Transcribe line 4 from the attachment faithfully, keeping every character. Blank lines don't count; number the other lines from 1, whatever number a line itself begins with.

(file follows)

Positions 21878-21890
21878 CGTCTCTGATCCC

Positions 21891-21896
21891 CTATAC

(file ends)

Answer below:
21891 CTATAC